A taste of auctioneering comes to the classroom

UNDER THE HAMMER: The Riverina Anglican College students, Tom Marcantelli, Henry Roberts and Lachie Garnock learn about auctioneering from Landmark Wagga's Ned Balharrie and Jim Binks. Picture: Nikki Reynolds
UNDER THE HAMMER: The Riverina Anglican College students, Tom Marcantelli, Henry Roberts and Lachie Garnock learn about auctioneering from Landmark Wagga's Ned Balharrie and Jim Binks. Picture: Nikki Reynolds

A MIX of maths, agriculture, speech and drama plus some good Aussie humor is all rolled into one when livestock agents take the art of auctioneering to the classroom.

It's no secret that Wagga is home to some of Australia's finest auctioneers. And these people can be heard in action each week at the Wagga sheep and lamb market and the cattle sale.

The Wagga Livestock Marketing Centre provides a great training ground and auctioneers from this region are often successful in the prestigious young auctioneers competition at the Sydney Royal Easter Show.

However, a new incentive aimed at high school students, has brought the skills of auctioneering to an even younger audience.

PADDOCK TO PLATE: Cattle from The Rock Angus being held by TRAC students Georgia Thompson, Susannah Gooden, Ella Hughes and Tom Marcantelli. Picture: Nikki Reynolds

PADDOCK TO PLATE: Cattle from The Rock Angus being held by TRAC students Georgia Thompson, Susannah Gooden, Ella Hughes and Tom Marcantelli. Picture: Nikki Reynolds

The Riverina Anglican College (TRAC) Year 7 student, Lachie Garnock, 13, said he was looking forward to the sessions with auctioneers so he could learn important lessons for the future.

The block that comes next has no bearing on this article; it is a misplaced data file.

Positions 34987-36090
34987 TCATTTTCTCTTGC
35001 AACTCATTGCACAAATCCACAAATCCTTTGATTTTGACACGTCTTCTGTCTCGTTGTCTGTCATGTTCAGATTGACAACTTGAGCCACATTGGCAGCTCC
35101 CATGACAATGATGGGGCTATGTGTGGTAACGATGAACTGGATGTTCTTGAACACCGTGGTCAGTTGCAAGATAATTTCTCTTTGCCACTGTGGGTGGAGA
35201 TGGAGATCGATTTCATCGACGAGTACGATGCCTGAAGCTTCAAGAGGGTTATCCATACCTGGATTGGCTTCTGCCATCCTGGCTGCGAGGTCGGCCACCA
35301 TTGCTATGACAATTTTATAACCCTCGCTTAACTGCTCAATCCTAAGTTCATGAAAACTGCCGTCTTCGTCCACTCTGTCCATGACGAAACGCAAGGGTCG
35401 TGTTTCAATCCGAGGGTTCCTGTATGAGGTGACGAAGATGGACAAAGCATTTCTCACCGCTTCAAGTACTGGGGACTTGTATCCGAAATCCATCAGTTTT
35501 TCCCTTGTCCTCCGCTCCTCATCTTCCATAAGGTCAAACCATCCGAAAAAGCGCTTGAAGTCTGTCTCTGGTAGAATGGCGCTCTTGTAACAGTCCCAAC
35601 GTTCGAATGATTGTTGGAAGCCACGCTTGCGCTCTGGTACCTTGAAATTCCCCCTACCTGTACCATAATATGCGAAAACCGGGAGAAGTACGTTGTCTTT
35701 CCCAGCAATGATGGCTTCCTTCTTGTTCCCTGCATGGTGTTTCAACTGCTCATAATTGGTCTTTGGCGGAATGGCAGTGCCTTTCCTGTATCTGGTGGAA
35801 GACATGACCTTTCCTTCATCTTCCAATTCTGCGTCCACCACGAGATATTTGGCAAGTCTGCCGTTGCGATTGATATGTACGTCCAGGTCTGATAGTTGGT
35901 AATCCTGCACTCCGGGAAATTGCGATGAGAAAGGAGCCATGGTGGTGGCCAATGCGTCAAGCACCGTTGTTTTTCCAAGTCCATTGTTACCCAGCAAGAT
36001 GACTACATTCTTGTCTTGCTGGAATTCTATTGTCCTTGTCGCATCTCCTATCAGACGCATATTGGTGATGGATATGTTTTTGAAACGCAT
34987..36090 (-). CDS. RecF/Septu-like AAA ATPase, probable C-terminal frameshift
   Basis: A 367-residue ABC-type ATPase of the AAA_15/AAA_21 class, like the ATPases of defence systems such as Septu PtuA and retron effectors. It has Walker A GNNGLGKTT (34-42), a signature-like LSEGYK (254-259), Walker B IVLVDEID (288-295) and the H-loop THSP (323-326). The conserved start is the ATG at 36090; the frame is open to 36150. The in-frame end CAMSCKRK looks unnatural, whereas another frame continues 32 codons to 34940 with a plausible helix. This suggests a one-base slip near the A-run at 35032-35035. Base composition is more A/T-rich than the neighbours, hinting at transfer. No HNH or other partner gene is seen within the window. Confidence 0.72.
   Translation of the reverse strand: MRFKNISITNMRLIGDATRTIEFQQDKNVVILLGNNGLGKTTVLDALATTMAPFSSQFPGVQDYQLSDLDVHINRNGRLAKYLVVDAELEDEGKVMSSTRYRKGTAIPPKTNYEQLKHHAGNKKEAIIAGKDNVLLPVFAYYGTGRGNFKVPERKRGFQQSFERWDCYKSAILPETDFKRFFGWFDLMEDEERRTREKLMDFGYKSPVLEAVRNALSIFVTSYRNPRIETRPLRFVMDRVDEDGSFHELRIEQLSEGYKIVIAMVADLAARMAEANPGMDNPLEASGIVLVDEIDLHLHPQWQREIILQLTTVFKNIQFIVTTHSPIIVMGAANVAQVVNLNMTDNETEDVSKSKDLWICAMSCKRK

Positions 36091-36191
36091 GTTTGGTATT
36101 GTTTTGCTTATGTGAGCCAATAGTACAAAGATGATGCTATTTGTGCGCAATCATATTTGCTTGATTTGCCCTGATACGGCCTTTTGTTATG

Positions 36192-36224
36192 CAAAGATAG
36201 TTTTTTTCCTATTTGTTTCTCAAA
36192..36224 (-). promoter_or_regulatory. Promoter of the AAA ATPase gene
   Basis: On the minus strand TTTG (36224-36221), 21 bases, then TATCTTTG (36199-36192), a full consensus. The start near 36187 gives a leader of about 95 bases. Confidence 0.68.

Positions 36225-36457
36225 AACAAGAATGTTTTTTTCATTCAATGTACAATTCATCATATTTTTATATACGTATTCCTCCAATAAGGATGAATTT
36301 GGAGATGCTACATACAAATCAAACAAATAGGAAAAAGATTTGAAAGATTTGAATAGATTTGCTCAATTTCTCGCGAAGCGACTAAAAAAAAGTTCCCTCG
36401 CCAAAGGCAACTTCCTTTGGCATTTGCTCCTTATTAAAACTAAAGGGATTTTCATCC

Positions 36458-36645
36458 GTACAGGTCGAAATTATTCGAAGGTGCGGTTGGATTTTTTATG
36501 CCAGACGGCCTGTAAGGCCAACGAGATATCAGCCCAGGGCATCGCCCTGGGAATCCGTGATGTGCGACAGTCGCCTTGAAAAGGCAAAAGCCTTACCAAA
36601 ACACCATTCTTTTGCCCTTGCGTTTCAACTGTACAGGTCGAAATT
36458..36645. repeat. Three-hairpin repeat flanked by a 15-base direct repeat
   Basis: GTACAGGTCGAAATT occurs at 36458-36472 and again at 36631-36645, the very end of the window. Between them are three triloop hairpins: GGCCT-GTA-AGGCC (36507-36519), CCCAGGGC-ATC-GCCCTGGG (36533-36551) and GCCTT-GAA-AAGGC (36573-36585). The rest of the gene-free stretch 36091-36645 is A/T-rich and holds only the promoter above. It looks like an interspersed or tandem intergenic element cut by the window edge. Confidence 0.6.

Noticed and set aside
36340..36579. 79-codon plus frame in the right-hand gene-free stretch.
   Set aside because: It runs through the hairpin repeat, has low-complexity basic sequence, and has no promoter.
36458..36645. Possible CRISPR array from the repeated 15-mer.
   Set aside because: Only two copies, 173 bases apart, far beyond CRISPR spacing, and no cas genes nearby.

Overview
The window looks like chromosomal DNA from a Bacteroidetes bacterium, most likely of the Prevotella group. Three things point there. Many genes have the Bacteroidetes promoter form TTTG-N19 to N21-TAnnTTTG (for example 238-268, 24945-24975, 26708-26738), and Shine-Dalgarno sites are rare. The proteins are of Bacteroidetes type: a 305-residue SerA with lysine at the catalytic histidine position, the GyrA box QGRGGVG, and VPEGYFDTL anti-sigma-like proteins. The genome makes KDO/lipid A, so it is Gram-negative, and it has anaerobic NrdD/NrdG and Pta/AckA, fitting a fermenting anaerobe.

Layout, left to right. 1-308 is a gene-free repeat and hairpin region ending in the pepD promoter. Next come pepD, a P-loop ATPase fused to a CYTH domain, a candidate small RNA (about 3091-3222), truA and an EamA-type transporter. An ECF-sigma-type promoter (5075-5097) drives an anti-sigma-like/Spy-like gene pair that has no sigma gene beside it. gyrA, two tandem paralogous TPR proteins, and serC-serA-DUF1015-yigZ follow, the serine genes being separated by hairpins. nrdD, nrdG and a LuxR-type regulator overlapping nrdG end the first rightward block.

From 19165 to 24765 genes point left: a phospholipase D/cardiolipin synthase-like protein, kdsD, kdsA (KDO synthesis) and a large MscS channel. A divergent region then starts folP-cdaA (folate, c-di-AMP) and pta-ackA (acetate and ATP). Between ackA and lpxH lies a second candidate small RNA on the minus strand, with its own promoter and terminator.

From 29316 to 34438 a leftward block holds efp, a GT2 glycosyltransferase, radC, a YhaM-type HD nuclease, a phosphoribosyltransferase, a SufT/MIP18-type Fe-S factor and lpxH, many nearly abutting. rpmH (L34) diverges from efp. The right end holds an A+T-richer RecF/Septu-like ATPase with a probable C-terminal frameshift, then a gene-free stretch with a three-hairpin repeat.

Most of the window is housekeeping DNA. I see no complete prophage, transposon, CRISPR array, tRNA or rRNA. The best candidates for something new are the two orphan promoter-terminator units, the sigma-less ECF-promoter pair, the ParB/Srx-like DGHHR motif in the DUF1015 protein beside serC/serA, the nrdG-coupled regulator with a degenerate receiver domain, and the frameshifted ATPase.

TRAC agriculture teacher, Trevor Dawson said the skills held by auctioneers would be beneficial to the students.

"They will learn confidence building, how to handle themselves in a crowd, and how to think and count at the same time," he said.

Mr Dawson said the students may not choose to become auctioneers as a career but the skills were valuable.

This enthusiasm has been mirrored by other schools in the region too. Mr Dawson said he put the call out to other schools a few months ago to see if more students would be interested in an auctioneers competition.

As a result, five schools, plus TRAC have opted in. This means livestock agents from Wagga are regularly visiting the classrooms to help prepare students.

"All of the schools involved have aligned themselves with an agent and the agent is tutoring the kids in the skills they need to know from linguistics to speech right through to the actual process (of selling)," Mr Dawson said.

Ultimately the event will culminate in a final at the Ganmain Show on August 24.

Landmark Wagga auctioneers Ned Balharrie and Jim Binks shared some of the tips of the trade in the classroom at TRAC. They also showed video footage of colleague Shannon Wicks during the Sydney Royal Easter Show young auctioneers competition.

In fact, some of the criteria from the young auctioneers competition, fostered by the Australian Livestock and Property Agents (ALPA), will be picked up and used in the schools competition.

RELATED COVERAGE: